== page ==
In lieu of an abstract, here is a brief excerpt of the content:

prayer. One moves from physical to spiritual food and drink—‘‘Bananas soaked in milk/Coconuts shaved into/moon-/curls’’—the imagery vivid, arresting, and evocative. This reviewer must, however, quibble: the footnotes are distracting, not always accurate, or provide information available in a good dictionary. Rainer Maria Rilke, though a German-language poet, grew up in Prague in the AustroHungarian Empire, and was not ‘‘German’’ (70); the ‘‘assumption’’ to which Thomas Merton refers is probably not Mary’s, as the note tells us, but instead Christ’s, given the context (24); Lent is not an exclusively Catholic season (23); and so forth. Readers can look up ‘‘palimpsest,’’ ‘‘Advent,’’ ‘‘Pentecost,’’ and the like on their own; an editor can expect readers of imaginative literature to make use of a dictionary when needed. What anthologies might be of interest to those who, like Hankins, hunger for anthologies of poems of devotion? Donald Davie’s New Oxford Book of Christian Verse (2003) remains an immensely useful book, and Jay Hopler’s and Kimberly Johnson’s Before the Door of God: An Anthology of Devotional Poetry (Yale, 2013) an excellent addition, both spanning centuries. Hankins focuses his attention on the more recent, and his choices are exciting; one returns to the poems again and again with pleasure, appreciation, and heightened understanding. Hankins, poet and editor, prepared a fine feast. Greg Miller Millsaps College Scott Cairns. Idiot Psalms: New Poems. Brewster, MA: Paraclete Press, 2014. Pp. viii + 88. $17.00. ISBN 978-1-61261-515-8. My five-year-old reads with incredulity the cover of the little orange book I have in my hand. ‘‘Dad, why does your book say Idiot?’’ Fair question, kid; it’s not a word we use in our house. Because we want to be honest with him and take him seriously , I try to explain rather than evade. I say the word means ‘‘someone who doesn’t know much,’’ and these poems were about how compared to God we don’t know much. Succinct and direct, I think: parenting win. I proceed to tell a story about Socrates and the oracle, but he has moved on already. Of course, my response greatly simplifies Cairns’s book, but at the same time it—and the whole situation—captures something essential to it. This is a book of an intelligent man searching for the words to describe his experience under conditions in which neither he nor the words are adequate. Whatever he says may from one point of view sound wise but from another must really be foolish, and yet he cannot help but speak, beckoned to language by the presence of another. And these are an intellectual’s poems, poems which offer meat for the lover of paradox and aporia but relatively spare fare for the sampler of dramatic scenes and sumptuous Book Reviews 231 detail. The latter’s attention will wander from the page precisely when the former is just starting to get interested. If you liked Cairns’s earlier work, you will find again the familiar voice that invites you into his world with its casual warmth seasoned with a careful irony. But the poems here are rarified, pushed even further toward the idea than many of his previous collections. Scott Cairns 110 proof. The poems are divided into four sections, with an introductory poem, ‘‘High Plane,’’ which serves well to delineate many of the major themes of the collection in the form of reflections from 35,000 feet. From above, the clouds appear ‘‘as a field of snow, as a field of Arctic ice’’; one thing seems another—the simple and profound structure of metaphor. The metaphorical nature of language is both the problem and the solution for Cairns, the need for poetry (think Shelley) and the opportunity to speak of highest things (Coleridge?). Metaphor reaches beyond the waters that frame us as ocean and cloud to seek the rarer air above the canopy. Reaching that place where the ceiling becomes the floor in ‘‘High Plane,’’ Cairns first finds questions—‘‘What firmament is this? What waters? What/manner of divide?’’—and then, after a sip of whiskey (I couldn’t help noting that...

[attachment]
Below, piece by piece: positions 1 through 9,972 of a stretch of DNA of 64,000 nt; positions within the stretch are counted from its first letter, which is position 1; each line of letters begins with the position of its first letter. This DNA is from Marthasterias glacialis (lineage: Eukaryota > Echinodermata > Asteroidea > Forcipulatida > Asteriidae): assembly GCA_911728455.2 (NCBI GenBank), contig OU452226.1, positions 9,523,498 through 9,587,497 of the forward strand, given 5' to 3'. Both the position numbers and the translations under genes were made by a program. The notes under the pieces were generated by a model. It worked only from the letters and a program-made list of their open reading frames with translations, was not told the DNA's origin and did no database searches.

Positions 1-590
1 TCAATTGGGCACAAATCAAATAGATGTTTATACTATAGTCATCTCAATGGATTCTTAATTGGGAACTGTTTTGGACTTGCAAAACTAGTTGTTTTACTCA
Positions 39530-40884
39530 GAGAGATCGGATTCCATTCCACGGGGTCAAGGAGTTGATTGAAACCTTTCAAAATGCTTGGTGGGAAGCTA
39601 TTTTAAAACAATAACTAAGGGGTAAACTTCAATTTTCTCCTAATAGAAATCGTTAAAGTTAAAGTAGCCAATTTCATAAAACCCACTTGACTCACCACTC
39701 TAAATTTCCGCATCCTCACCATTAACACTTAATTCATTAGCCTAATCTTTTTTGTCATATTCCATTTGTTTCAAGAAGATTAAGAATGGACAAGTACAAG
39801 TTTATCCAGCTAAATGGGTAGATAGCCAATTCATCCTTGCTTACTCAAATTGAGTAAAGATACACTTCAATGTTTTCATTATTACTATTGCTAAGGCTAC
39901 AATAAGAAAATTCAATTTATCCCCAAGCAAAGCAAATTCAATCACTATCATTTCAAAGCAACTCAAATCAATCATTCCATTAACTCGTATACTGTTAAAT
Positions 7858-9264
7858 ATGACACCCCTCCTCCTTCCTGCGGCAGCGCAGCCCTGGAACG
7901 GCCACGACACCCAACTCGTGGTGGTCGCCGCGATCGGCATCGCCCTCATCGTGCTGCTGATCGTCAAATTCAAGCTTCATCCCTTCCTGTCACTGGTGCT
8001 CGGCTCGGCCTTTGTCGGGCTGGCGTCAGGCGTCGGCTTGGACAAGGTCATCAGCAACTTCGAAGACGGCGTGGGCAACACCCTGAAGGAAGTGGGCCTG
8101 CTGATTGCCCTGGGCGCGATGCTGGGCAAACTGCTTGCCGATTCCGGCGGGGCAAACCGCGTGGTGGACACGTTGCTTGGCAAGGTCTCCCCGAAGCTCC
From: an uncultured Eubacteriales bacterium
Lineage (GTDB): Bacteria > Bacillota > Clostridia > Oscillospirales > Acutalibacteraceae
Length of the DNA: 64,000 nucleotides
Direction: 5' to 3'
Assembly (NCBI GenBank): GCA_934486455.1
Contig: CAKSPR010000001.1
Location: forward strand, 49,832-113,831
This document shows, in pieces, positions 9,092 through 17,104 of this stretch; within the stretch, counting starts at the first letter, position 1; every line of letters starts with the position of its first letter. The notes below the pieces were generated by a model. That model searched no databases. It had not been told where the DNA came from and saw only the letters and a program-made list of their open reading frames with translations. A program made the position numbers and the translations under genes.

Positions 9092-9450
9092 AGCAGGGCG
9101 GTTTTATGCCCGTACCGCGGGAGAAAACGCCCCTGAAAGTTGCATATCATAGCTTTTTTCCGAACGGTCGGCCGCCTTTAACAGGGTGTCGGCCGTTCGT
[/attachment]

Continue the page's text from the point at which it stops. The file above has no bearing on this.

Additional Information

Print ISSN
pp. 231-234
Launched on MUSE
Open Access
Back To Top

This website uses cookies to ensure you get the best experience on our website. Without cookies your experience may not be seamless.